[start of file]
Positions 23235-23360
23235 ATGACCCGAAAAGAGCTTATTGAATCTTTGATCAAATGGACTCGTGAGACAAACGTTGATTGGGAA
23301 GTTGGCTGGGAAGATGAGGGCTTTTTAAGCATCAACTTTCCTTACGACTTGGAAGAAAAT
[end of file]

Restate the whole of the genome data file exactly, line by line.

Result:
Positions 23235-23360
23235 ATGACCCGAAAAGAGCTTATTGAATCTTTGATCAAATGGACTCGTGAGACAAACGTTGATTGGGAA
23301 GTTGGCTGGGAAGATGAGGGCTTTTTAAGCATCAACTTTCCTTACGACTTGGAAGAAAAT